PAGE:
The Republican Co-Majority Leader of the Oklahoma House of Representatives casually apologized yesterday for casually using an antisemitic slur during a debate on a bill to repeal an old law prohibiting retailers from selling their items at a loss.

The bill in question — SB 550 — overturns a 70-year-old ban on selling products at less than 6% above cost which was aimed at preventing big-box retailers from putting smaller competitors out of business with so-called "loss-leaders."

In defending the bill, Rep. Dennis Johnson (R-Duncan), who is a small business owner himself, asserted that service will always win over price.

"[Customers] might try to Jew me down on the price," Johnson added. "That's fine. You know what? That's free market as well."

After it was pointed out to him that the phrase "to Jew down" might be considered offensive by, say, Jewish people, Johnson half-heartedly apologized.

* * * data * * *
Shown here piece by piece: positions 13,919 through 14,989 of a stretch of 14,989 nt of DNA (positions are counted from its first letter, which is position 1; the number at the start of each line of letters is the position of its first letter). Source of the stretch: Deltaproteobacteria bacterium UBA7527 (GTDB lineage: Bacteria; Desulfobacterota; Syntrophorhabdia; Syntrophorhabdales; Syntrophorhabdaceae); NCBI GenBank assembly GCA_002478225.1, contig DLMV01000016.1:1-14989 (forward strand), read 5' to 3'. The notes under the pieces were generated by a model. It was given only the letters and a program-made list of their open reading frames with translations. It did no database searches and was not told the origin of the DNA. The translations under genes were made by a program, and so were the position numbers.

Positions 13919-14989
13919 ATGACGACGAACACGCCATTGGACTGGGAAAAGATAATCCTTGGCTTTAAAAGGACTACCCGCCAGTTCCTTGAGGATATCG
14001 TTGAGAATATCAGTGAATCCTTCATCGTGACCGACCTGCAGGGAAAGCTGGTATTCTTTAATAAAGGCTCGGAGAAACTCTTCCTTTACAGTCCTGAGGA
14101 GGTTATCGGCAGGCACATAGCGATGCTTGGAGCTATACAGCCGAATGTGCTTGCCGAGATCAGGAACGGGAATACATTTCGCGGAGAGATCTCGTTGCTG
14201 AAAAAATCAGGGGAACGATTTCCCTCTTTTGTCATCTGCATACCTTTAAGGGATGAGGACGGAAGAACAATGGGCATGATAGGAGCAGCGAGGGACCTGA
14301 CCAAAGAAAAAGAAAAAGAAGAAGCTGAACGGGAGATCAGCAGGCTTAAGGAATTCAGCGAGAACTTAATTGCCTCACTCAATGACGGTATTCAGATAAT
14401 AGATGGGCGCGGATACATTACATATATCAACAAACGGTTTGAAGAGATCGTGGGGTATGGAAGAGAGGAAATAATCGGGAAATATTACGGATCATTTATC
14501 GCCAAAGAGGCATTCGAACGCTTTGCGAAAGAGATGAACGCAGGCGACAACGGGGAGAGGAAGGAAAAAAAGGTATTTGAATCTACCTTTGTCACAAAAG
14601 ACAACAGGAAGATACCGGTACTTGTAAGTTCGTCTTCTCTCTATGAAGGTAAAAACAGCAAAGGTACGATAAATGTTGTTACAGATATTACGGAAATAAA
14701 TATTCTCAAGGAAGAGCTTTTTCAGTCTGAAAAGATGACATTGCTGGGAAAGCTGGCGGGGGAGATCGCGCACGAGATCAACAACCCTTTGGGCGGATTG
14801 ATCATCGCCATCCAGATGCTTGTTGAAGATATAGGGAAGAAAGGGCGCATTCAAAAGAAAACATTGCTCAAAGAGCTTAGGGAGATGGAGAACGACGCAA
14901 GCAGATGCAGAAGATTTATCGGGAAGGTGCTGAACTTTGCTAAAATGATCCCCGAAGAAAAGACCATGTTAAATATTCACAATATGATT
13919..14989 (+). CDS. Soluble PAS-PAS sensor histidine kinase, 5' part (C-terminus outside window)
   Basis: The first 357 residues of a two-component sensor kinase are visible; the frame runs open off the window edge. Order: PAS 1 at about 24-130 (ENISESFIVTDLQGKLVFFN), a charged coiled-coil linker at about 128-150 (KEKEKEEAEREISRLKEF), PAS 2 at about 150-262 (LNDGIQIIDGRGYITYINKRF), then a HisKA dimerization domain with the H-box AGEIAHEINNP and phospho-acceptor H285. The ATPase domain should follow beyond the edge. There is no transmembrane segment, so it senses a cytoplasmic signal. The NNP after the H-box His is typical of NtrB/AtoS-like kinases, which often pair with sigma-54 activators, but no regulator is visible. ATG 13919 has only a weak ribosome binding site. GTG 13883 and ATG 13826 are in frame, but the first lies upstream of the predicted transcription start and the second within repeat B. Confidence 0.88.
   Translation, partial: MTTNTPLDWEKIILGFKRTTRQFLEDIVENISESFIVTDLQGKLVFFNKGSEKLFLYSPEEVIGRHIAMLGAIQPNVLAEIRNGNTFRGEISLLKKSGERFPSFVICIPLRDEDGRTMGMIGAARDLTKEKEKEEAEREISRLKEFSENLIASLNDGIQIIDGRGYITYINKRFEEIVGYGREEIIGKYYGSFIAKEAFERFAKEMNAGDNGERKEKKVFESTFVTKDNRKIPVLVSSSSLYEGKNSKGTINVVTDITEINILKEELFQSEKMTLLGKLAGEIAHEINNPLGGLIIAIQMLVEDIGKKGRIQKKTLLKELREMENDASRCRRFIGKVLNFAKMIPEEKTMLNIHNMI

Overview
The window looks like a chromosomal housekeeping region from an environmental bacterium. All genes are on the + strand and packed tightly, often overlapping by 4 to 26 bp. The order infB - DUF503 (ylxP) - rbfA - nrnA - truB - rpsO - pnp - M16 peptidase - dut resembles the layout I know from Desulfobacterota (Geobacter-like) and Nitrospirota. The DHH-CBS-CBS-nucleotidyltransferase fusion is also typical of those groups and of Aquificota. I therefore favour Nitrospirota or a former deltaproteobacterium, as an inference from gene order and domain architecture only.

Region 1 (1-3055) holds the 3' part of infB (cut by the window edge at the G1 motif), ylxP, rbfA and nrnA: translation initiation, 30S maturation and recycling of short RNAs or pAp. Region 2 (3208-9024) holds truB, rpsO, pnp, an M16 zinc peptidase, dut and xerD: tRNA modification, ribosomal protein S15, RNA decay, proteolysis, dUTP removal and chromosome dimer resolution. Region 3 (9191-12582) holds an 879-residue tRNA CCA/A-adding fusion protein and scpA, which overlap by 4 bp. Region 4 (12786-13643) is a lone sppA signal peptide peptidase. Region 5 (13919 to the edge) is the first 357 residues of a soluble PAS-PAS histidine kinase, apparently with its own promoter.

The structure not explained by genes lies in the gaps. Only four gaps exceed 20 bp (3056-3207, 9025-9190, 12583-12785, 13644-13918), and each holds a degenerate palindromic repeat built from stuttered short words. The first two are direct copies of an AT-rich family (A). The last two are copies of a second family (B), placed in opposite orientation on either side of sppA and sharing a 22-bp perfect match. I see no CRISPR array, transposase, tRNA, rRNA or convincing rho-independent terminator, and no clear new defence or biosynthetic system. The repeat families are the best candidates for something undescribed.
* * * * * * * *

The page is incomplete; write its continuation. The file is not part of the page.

"I apologize to the Jews," he said, to laughter from his colleagues in the House. "They're good small business men as well."

It's worth noting that there isn't a single Jewish member in either house of the Oklahoma Legislature.

Reached for comment by the Tulsa World, Joe Griffin, spokesperson for Speaker of the House T.W. Shannon (R-Lawton), said Johnson "is not the first person to make a comment they regret. The chamber accepted his apology and has moved on."

Indeed, Johnson joins a growing list of Republicans who have thrown around racially, ethnically, and sexually derogatory terms in recent weeks as if they're complete okay.

State Rep. Peter Hansen of New Hampshire was criticized by many this week for his substitution of the word "vaginas" for the word "women" in an official email.

He was preceded by County Commissioner Jim Gile of Kansas who insisted on hiring an architect to oversee local repairs rather than have someone "nigger-rigging it."

And Gile was naturally compared to Rep. Don Young of Alaska, who fondly recalled the "50 or 60 wetbacks" his father hired to pick tomatoes on his ranch.

[video via The Lost Ogle]